To understand these shifts, it’s critical to understand a little history of the tech industry. In the mid-’80s, the way we used computers was through desktop OS and clients. Along with the birth of the personal computer emerged a new way to use those computers. The keyboard, monitor, mouse were all designed around the desktop metaphor. Developers created client-side desktop software such as MS Word, Lotus etc. The desktop was the paradigm until the mid-90’s when the web emerged. Network speeds improved, infrastructure was put in place and the Internet arrived to people’s homes. The way we used computers was through browsers and websites. Websites such as Netscape, Yahoo, Amazon and Google emerged as the key players in the ecosystem during the web era. But with the advent of smartphones in the mid 00’s, the paradigm changed again – this time to mobile OS and apps. While we gained mobility, we took a step back with client-side software development approach to compensate for network speeds. Apps like Instagram, Snapchat and Angry Birds dominated the smartphone era.
Predictably on schedule, the paradigm has shifted again in the mid 10s. Messaging is emerging as the new platform. This is leading to the rise of bots. Chatbots are merely software programs that users can interact with via a chat interface. In that respect, chatbots are just the latest re-incarnation of desktop clients, websites and mobile apps. Developers are building messaging bots to support specific use cases. Messaging bots have the same advantages of server-side development as websites. The cost of development and upgrade is lower than apps. The end-user experience is also better suited to the small screen, since users don’t have to switch across different apps. According to a survey by Business Intelligence, the number of monthly active users on the Big 4 messaging apps (WeChat, Viber, Facebook Messenger and Whatsapp) overtook the number of users on the big 4 social networking apps (Facebook, Twitter, LinkedIn, Instagram) in early 2015 and has only increased since. This is why chatbots are great for consumers. They can stay within the messaging app that they already love, accomplishing all tasks through messaging.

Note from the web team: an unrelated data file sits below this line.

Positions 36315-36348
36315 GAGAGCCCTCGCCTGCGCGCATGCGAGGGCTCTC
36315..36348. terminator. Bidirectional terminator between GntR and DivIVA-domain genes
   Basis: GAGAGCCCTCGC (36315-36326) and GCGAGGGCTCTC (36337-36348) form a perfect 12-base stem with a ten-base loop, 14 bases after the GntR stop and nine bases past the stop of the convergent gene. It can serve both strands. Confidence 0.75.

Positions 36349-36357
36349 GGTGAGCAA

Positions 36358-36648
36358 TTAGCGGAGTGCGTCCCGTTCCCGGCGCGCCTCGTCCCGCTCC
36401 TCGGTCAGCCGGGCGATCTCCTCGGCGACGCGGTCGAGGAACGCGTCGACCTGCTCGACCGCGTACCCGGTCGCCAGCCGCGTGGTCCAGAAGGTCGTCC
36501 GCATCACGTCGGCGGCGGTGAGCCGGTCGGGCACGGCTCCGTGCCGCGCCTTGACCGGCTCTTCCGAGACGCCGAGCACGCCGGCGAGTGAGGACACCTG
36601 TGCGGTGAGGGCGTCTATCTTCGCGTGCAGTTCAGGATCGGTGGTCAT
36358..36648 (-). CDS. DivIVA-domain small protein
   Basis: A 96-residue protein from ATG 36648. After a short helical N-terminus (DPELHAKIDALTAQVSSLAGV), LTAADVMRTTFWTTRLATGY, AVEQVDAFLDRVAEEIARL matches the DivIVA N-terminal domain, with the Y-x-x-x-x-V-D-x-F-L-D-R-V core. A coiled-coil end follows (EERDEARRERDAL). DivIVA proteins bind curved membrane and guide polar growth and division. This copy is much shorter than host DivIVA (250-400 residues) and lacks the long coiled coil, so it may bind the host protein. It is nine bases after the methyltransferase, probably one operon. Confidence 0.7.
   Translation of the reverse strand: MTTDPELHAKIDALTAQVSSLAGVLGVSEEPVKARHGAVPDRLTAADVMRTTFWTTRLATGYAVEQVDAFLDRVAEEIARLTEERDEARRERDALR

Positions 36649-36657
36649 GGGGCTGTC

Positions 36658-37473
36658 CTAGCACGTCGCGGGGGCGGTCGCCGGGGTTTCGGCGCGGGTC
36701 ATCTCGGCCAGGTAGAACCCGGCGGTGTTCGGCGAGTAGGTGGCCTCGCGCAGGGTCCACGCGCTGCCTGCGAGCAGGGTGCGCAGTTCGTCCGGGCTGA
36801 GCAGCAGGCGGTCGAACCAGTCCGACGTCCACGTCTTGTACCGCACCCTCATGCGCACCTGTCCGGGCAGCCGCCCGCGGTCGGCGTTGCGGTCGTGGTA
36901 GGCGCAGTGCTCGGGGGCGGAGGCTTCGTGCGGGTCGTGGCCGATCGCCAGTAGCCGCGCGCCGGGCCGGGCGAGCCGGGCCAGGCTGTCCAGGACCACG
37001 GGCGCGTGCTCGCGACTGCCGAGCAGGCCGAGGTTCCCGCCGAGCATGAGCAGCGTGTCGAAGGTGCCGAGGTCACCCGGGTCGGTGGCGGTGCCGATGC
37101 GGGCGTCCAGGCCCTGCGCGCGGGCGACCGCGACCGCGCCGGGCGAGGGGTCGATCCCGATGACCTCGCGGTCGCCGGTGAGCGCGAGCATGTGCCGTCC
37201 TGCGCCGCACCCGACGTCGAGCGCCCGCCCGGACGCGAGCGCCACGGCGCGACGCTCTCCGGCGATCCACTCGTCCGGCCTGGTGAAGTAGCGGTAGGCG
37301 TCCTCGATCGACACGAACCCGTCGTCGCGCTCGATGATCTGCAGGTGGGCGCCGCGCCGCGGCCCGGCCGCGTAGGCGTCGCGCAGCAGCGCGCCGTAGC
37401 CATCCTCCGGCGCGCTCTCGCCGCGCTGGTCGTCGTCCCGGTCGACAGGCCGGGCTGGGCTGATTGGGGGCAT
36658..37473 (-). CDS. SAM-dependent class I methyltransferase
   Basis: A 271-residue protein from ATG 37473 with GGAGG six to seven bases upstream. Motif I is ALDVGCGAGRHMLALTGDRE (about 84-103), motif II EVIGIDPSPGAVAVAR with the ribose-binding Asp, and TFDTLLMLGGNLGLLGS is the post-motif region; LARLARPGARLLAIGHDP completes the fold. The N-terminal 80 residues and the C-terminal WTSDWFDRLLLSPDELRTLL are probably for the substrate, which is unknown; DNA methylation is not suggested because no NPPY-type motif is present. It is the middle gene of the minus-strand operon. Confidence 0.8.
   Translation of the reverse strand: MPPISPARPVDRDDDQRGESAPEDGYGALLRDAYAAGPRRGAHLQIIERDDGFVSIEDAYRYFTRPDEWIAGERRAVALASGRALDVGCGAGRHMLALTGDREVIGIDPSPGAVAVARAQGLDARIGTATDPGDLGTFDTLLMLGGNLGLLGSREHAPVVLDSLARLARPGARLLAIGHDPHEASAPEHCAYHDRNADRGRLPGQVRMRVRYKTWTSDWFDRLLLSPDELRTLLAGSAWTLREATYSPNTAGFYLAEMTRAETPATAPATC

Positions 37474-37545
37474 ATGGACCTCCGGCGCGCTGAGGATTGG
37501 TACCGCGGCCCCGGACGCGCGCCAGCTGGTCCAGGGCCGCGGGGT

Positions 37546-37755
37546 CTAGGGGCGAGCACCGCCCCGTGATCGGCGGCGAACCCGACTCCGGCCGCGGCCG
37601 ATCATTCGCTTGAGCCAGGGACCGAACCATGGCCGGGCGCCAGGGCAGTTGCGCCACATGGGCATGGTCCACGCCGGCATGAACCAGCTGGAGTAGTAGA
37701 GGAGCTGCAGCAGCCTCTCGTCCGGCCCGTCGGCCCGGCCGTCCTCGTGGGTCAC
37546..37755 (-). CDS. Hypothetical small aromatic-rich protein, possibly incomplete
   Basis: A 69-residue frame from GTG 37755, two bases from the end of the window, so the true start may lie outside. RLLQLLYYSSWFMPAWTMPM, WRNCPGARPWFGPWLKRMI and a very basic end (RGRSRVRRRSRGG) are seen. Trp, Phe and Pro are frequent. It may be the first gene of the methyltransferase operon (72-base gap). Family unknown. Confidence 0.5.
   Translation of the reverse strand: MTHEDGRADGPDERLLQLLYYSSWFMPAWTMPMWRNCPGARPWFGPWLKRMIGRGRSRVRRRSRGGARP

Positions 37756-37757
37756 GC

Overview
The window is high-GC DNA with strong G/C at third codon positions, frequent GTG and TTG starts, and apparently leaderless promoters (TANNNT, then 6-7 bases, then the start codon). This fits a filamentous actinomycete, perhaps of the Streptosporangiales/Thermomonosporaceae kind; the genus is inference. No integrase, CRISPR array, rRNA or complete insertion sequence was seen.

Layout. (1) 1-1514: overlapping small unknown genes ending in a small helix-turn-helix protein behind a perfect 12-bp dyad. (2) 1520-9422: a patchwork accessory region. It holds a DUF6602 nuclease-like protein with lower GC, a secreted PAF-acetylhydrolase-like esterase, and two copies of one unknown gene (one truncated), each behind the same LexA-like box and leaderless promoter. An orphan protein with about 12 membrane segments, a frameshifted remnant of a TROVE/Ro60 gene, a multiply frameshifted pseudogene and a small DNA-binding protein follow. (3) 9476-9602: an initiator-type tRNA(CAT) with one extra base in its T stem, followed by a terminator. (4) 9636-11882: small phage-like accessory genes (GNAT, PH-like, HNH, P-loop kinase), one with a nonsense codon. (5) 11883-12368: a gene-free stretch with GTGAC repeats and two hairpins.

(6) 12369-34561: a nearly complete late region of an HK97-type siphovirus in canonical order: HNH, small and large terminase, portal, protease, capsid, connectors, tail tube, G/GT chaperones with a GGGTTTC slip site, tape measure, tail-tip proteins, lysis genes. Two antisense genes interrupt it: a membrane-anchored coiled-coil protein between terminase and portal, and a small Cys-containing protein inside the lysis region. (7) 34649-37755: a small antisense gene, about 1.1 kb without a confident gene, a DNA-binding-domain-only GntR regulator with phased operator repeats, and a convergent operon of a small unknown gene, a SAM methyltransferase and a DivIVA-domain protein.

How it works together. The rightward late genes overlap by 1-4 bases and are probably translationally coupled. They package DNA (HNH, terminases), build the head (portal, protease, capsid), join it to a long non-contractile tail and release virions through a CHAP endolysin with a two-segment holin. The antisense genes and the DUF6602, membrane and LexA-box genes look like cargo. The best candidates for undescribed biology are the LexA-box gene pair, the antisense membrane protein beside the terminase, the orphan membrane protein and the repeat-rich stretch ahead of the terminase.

Chatbots live on messaging platforms such as Facebook Messenger, Slack, and Skype etc. Users interact with chatbots as they would with any friend. You can text a chatbot and it would give you a response that is both personal and has context – similar to how a friend would. Let’s take the example of a pizza-ordering chatbot. A user can chat with the bot to find out what options he/she has and then place an order. Going forward, the user can just say “give me the usual” and the bot knows exactly what pizza to order.
The hype around chatbots started earlier this year when messaging platforms announced that they were opening up their platforms for businesses to build bots in. The hype reached its peak in April during Facebook’s Developer Conference – F8 where they announced the launch of chatbots on FB Messenger. Ever since then, developers, media outlets, brands and industry folk have been talking about the rise of chatbots. Some of the tech companies that are working with providing the technology for chatbots include Facebook, Microsoft, Google and Oracle. Brands have also jumped on the chatbot bandwagon with Barclays, Sage, Uber, Conde Nast and HDFC releasing chatbots to engage with their customers. Celebrities have their own chatbots as well. Redfoo and Selena Gomez have launched their bots to engage with their fans. If you think chatbots are just a novelty, think again. They have been used very effectively for social causes too. Joshua Browder created a chatbot that managed to overturn 160,000 parking tickets in New York and London. He is now working on a chatbot that is tackling homelessness in the UK.
One of the great things about this paradigm is that it is quite straightforward to build a chatbot. Software developers will find many tools and platforms that make it easy to build bots. However, there are also tools that don’t require any knowledge of coding. In fact you can build a simple conversational chatbot using graphical tools or a pre-existing template. Before building a chatbot, there are few things to consider. You will have to decide what functionality you are going to build in and what the requirements are. You will then have to script out your bot interactions. In the bot world, conversations are the new UX. You can choose to create a structured or an unstructured chatbot. A structured bot has buttons and menus within the chat application whereas an unstructured bot is wholly conversation based. You also need to choose what level of Natural Language Processing (NLP) you want your bot to have. Once the script is ready you can develop your chatbot. There are many tools and platforms that enable you to easily build bots – They range from online developer environments to single-click templates. Once the bot is developed, the bot has to be tested on various messaging apps. Testing is tricky for a bot developer given the diversity of messaging apps, and the differences in message rendering. Once the bot has been tested, it is ready to be published.
Chatbots are poised to take off in India as well, as messaging is already used by millions of smartphone users here. Expect the number of chatbots and chatbot users in India to grow exponentially once Whatsapp opens their platform. They have announced that they will be doing so very soon.
There is a plethora of information about chatbots online as it is truly the next big thing in the consumer tech world. With all the tools available at your disposal, businesses should be looking at chatbots to fuel their innovation and growth. Happy bot building!
The writer is Founder & CEO, Gupshup Technologies